View Full Version : a clever little smoker

Paul Pless
12-07-2010, 06:43 PM


Phillip Allen
12-07-2010, 06:49 PM
potted meat?

S/V Laura Ellen
12-07-2010, 07:01 PM
Is that a "Big Green Egg (http://www.biggreenegg.com/)" knockoff?

12-07-2010, 07:30 PM
Alton Brown called and said make sure it's clean when you return it :)

12-08-2010, 05:02 AM
Alton Brown called and said make sure it's clean when you return it :)

I thought "Alton Brown" as soon as I saw it.

That guy is almost cool. ;)

12-08-2010, 03:53 PM
Youse guys actually spend munny on things like that? Never heard of the "Green Egg", but I've used an old 450 watt single electric burner and 3 clay pots to the same effect for years.

12-08-2010, 03:58 PM
At one point I have to do just that.

Last year I took down a juniper tree, I thought I'd make some shavings, but then it occurred to me that chainsaw oil might not be the best ingredient for smoking.

Paul Pless
12-08-2010, 04:49 PM
I thought I'd make some shavings, but then it occurred to me that chainsaw oil might not be the best ingredient for smoking.i've never worried about it too much, i try to make charcoal now anyway. . .

but you can always bring the logs in that you've cut with your chainsaw and then trim the cuts back with a sawzall or miter saw or handsaw or what ever. . .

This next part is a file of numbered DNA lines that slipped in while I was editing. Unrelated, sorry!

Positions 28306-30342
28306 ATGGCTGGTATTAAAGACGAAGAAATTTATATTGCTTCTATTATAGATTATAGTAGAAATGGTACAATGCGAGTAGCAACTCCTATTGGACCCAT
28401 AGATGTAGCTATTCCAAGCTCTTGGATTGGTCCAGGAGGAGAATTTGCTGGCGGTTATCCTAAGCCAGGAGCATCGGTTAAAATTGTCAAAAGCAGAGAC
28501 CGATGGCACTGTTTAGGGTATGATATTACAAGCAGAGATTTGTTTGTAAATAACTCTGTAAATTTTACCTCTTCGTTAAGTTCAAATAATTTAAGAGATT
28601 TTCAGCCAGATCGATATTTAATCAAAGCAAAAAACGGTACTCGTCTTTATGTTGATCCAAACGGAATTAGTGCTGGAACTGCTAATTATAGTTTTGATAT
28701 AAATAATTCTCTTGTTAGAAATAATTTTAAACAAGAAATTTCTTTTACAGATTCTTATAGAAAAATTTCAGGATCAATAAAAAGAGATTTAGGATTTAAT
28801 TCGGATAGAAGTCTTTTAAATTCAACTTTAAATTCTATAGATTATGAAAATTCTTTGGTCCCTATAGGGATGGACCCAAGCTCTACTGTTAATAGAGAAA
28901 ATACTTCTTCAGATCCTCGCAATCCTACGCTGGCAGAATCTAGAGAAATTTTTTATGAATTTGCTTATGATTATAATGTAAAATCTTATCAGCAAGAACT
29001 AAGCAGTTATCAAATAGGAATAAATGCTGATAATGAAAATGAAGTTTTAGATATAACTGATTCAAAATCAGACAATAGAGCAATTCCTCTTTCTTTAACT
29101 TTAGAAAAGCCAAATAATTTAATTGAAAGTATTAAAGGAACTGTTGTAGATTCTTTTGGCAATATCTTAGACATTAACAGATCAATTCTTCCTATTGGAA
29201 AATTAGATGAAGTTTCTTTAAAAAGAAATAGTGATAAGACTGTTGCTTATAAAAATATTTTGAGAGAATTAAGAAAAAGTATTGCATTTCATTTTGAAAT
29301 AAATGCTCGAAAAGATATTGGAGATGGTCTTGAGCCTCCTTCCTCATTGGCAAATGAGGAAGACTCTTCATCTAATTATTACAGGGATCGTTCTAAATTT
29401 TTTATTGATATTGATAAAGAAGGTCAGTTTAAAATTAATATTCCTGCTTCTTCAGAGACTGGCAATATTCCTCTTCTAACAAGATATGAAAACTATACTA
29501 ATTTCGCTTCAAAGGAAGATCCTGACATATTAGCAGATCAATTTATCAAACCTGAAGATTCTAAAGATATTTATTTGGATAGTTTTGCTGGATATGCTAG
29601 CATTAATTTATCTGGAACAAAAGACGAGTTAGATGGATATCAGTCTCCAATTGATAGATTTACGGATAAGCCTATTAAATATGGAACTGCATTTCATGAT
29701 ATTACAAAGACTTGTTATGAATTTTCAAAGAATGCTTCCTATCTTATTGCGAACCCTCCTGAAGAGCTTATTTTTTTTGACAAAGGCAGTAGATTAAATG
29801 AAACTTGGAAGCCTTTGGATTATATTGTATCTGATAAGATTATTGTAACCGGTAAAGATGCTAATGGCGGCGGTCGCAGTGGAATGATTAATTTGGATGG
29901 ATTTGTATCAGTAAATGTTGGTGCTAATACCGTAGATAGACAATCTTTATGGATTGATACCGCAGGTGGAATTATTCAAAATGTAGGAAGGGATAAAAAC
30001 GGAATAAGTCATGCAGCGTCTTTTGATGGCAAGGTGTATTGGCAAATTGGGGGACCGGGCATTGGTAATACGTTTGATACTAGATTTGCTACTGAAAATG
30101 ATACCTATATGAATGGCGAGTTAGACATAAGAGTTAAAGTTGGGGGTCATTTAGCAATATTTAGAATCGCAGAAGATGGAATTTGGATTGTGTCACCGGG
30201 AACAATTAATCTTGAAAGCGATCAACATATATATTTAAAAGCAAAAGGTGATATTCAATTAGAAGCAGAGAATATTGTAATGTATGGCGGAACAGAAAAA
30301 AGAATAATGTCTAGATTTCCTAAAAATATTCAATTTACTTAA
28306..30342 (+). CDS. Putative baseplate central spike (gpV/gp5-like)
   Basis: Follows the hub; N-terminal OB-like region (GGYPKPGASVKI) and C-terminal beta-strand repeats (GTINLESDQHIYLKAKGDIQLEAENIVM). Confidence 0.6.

I have a bit of pecan around. How best to harvest chips for smoking? pecan is excellent and my favorite wood for grilling or smoking.

cathouse willy
12-08-2010, 06:12 PM
Avoid any coniferous trees for smoking they make for a really harsh nasty taste...don't ask how I know this. A friend has an electric chainsaw that he uses to make chips and he uses canola oil for chain lube.

paul oman
12-08-2010, 06:45 PM
didn't alton make one with a cardboard box?

12-08-2010, 10:14 PM
...and he uses canola oil for chain lube.


I have heard of people using chainsaws to butcher large game, and the used a food grade oil. Just not sure what kind.

Ron Williamson
12-09-2010, 06:40 AM
Any clean edible liquid oil.
For the small amount,it won't hurt anything.

For a decent smoke on my gas barby,I place chunks of clean hardwood at the very back out of the main heat.If they start to burn up,they get a squirt with water.
Oak,ash,cherry,whatever,almost anything is better than nothing.

Paul Pless
12-09-2010, 10:22 AM
They don't have to be chips, just cut them into disks.
You can probably leave the runes off. . .


12-09-2010, 10:26 AM
ohhh, smokin'

Ron Williamson
12-09-2010, 12:49 PM
Bark often makes lots of sparks,if that matters in a smoker.
PITA on the barby.
Any residual chemicals in apple bark?

Todd Bradshaw
12-09-2010, 12:52 PM
Yes, you can leave the bark on - they do on the store-bought smoker wood. Commercially, you can generally get chunks, chips and some stuff that's about the size of chainsaw sawdust and most of the fruit and nut woods are good choices. Which size you go with depends on the layout of the grill or smoker. The chunks are usually slabs similar to those above (1"-2" thick cross-cuts) and then they chunk them up into pieces. That's the way to go if you have them directly in the fire (or if they are the fire). Anything smaller will burn up too fast.